How to properly edge a flower bed


Flower bed edging is a landscape detail that can really make a difference in the look and presentation of your garden. When you create a distinct border around your flower beds, you make your yard look pristine and well-groomed. Edging can also help keep grass and lawn weeds from invading your carefully cultivated flowers.


You can edge your garden bed in many different ways. Depending on the methods and materials you choose, the finished product may look soft and relaxed or crisp and formal. Here’s how to edge a flower bed to create a border that reflects the effort you put into your garden.


Select your edging tool

Traditional low-cost options include a spade, half-moon edger, or manual rotary. However, a mechanized tool with a circular blade is the easiest way to cut a clean line at a consistent depth into the edge of your lawn.


Mark & cut the edge

To establish a boundary between your lawn and garden bed, lay out a string or mark the grass with spray paint. Then, cut around the flower bed with your chosen edging tool. Remove the loosened soil and grass with a shovel to reveal a crisp, clean edge.


Finishing

Now you must decide how you want the finished edge to look. Some of the most popular options for how to edge around a flower bed include:


  • Trench edging: The simplest option is to create a natural edge with an unlined trench. After cutting the edge, top the garden bed with mulch. As you approach the grass line, slope the mulch downward to create a two- to three-inch trench. This results in a crisper edge than laying the mulch flush with the grass.

  • Metal or plastic edging: To create more of a physical separation between your lawn and the garden bed, install a long strip of edging material. Aluminum is a stiff, lightweight, rust-resistant metal, making it great for this purpose. Plastic is a lower-cost alternative that provides a similar appearance.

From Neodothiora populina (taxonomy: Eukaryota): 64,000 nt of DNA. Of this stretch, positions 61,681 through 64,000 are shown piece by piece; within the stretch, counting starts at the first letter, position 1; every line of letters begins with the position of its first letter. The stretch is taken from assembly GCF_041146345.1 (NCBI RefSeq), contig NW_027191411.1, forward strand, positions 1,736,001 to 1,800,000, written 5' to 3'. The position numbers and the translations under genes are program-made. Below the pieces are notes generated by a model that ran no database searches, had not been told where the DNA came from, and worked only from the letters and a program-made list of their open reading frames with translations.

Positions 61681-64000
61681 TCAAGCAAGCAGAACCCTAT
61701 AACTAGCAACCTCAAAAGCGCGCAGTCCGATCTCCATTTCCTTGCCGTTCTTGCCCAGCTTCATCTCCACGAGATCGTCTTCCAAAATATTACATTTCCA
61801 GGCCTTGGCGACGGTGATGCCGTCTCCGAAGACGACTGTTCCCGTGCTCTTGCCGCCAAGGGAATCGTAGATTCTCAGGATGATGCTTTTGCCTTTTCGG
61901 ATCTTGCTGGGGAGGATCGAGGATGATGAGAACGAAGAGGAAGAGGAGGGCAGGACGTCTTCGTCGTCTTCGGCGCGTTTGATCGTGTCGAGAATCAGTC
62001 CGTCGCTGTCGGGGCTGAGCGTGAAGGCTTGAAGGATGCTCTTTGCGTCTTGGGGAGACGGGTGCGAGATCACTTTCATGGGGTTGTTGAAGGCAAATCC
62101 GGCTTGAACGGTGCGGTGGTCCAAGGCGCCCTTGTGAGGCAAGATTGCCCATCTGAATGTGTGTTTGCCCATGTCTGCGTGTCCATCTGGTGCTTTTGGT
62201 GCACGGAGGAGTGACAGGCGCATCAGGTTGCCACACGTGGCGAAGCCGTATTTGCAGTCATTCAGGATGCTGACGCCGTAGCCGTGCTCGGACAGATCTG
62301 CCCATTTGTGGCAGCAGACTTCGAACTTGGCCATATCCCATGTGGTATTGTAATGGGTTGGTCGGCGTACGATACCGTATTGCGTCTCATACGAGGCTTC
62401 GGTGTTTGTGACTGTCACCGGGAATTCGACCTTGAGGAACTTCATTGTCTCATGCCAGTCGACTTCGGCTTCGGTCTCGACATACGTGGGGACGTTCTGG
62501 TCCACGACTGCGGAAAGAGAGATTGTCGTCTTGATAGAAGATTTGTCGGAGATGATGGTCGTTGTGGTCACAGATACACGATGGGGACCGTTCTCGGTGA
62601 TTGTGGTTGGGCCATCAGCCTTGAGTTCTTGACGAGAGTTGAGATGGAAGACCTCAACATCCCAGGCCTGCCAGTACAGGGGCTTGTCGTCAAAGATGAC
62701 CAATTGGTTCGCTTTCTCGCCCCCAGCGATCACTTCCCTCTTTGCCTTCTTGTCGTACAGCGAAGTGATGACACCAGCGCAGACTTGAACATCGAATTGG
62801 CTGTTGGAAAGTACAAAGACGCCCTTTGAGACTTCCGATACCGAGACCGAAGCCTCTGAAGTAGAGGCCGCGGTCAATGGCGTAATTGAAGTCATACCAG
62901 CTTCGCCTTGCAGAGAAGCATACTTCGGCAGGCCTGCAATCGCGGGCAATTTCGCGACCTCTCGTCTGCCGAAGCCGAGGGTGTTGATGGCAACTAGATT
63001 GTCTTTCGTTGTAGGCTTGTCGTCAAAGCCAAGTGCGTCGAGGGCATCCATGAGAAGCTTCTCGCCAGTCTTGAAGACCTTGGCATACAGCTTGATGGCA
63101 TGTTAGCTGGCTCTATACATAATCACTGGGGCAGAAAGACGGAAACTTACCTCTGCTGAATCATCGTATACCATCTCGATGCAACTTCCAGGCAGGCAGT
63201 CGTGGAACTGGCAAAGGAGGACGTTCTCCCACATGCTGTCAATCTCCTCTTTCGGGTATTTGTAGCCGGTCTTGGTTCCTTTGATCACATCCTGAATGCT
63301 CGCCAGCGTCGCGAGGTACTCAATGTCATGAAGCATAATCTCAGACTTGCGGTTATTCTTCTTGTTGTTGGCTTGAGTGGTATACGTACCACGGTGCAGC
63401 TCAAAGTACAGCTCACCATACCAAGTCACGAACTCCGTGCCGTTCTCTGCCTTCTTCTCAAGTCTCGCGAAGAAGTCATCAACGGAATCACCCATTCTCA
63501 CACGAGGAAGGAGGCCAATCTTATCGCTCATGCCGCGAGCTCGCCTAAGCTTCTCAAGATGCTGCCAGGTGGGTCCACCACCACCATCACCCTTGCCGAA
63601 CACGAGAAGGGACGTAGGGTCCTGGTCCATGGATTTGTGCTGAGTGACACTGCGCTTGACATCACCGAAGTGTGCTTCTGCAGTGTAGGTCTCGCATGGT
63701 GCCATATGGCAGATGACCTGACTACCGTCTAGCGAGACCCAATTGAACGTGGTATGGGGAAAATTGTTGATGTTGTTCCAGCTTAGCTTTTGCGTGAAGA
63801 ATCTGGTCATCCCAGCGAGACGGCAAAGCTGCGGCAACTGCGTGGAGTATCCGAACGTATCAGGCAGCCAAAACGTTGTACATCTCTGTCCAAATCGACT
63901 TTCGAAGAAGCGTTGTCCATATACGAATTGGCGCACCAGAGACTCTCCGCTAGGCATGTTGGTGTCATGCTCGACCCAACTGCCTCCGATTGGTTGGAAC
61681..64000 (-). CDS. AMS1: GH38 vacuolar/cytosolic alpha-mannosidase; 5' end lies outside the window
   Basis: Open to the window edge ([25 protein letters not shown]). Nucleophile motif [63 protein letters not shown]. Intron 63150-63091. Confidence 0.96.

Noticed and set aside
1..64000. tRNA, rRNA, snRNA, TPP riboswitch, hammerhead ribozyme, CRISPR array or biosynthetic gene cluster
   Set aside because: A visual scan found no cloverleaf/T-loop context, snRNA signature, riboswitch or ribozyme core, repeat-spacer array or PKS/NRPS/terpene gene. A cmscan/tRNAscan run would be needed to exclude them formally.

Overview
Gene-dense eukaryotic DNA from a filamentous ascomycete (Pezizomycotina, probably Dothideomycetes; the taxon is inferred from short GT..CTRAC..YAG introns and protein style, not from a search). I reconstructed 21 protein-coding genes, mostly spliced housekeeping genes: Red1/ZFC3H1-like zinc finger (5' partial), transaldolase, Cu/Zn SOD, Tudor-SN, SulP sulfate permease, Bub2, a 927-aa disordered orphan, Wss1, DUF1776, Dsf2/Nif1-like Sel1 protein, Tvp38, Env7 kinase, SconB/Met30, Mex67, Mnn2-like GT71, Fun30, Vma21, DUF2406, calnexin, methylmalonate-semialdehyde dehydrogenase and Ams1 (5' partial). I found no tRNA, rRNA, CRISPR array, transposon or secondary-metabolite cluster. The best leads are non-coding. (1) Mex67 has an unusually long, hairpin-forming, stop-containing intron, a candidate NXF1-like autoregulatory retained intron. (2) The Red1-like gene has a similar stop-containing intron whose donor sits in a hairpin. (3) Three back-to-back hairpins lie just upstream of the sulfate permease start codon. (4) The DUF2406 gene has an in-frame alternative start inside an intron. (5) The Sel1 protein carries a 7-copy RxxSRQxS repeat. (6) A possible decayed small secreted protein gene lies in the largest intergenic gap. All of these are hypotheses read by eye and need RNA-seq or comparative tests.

• Bricks or concrete pavers: If you’re concerned about grass creep, a thick, paved border could be an attractive option. After cutting the edge, dig a trench wide enough to house bricks or concrete pavers. Line the bottom of the trench with paver base followed by stone dust to create a foundation. Install the bricks and pound them into place with a rubber mallet. Fill the joints with polymeric sand, sweep off the pavers, and hose them down with water to activate the sand and lock the bricks in place.

  • Raised stone border: A raised edge is the most impressive way to define your garden. This option works best if you’re installing a new bed, as you will need to add soil to elevate it to the level of the short stone wall surrounding it. A raised border is also ideal for sloped landscapes because it creates flat terrain where you can plant your garden.

Maintain the edge


Now that you know how to get a good edge around flower beds, the final step is to maintain it with edging and trimming throughout the growing season. This involves cutting the lawn where your mower can’t reach and redefining the vertical edges around your garden bed as required.


Need help edging your Maryland flower beds? Contact Rooted in Nature at 443-846-0199 or info@rootedinnaturemd.com.

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